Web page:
The FBI reports that fake 911 calls—swatting– is an illegal harassment that deceives emergency responders into sending response teams to an address in response to claims that an emergency is under way. The prank calls send SWAT teams and others rushing to a scene where nothing unusual is occurring, but because officers don’t know that the location is actually safe, weapons are brandished. That makes the potential for accidents alarmingly high.
Swatting comes in all kinds of circumstances. Sometimes callers claim there are bombs present in a building; other times they claim there’s a dangerous hostage situation unfolding. Still other calls report murders, rapes, or other criminal activity.
Swatting is a national problem, and Florida has had its fair share of these alarming calls. Recently, in fact, a couple of 14-year-olds were arrested as part of a national swatting group that pays offenders in cryptocurrency after they participate in a hoax call. The teens alleged a mass shooting was about to occur in a Florida school, resulting in a lock-down. Clearly, the fear and chaos such calls evoke are long-lasting and troublesome. Additionally, the waste of police resources as they respond to these fake calls is disturbing. The teens are being tried as adults and are looking at multiple charges with serious time behind bars attached to them:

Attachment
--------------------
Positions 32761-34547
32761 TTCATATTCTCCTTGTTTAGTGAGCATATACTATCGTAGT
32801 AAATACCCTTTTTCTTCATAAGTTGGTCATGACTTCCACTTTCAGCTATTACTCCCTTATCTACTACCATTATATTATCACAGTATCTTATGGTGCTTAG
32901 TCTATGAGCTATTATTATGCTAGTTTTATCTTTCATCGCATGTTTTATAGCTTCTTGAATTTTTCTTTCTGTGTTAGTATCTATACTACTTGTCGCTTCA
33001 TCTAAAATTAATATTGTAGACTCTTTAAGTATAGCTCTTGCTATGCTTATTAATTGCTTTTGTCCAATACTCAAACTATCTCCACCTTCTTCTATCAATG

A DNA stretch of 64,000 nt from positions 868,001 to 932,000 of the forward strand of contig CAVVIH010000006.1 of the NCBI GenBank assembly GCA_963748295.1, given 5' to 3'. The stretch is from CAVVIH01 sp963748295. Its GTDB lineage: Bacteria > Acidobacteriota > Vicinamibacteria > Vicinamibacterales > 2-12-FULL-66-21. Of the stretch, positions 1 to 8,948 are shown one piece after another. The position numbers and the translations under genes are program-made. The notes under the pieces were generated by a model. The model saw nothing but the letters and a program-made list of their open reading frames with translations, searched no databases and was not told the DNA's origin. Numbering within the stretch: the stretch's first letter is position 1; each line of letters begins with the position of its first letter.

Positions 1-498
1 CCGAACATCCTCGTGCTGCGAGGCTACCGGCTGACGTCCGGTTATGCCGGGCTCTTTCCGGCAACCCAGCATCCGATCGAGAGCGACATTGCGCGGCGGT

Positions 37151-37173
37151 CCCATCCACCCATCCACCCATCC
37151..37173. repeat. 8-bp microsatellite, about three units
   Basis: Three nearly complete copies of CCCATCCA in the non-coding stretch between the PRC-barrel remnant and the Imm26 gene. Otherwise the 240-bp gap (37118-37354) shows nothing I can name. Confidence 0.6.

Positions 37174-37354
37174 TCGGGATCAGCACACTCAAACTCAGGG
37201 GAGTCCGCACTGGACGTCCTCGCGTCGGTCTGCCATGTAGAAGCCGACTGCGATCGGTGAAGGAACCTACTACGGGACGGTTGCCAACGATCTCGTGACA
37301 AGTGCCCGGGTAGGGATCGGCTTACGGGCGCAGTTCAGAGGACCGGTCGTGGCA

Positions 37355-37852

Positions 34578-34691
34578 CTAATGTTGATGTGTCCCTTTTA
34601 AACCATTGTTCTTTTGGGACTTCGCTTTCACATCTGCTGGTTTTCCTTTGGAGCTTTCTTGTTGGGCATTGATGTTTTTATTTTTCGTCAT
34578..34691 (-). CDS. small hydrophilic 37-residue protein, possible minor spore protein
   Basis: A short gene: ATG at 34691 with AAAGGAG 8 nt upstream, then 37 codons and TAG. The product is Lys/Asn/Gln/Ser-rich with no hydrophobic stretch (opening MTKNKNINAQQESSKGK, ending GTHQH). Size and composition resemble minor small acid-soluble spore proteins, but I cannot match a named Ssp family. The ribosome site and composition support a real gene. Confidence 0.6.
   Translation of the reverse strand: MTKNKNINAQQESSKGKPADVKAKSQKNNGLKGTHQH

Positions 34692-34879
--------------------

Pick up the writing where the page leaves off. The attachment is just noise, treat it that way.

- Threatening a mass shooting via electronics;
- Interfering with a school’s functions;
- Making a false firearms report.
While many calls center on public areas like businesses, schools, and airports, there have been a number of recent swatting calls directed at the homes or offices of well-known politicians:
- Florida’s Rick Scott suffered a swatting call when an anonymous call came in claiming a woman had been shot by her husband with an AR-15 at Scott’s home address.
- Brandon Williams, a Republican from New York, was shocked when law enforcement notified him that they’d received a call reporting a crisis in his home. When police arrived, the family was instructed to assemble in the kitchen and to keep their hands in view.
- Shenna Bellows, the embattled secretary of state from Maine, was swatted when a man who claimed to have broken into her home.
- Marjorie Taylor Greene, Georgia’s federal House representative, claims to have been swatted no fewer than eight times, including on Christmas day 2023.
If you’ve been charged with activities relating to prank 911 calls, you could be looking at serious changes to your lifestyle. The experienced Kissimmee criminal defense attorneys at Salazar & Kelly Law Group will fight for the best possible outcomes for you. Schedule a confidential consultation in our office today.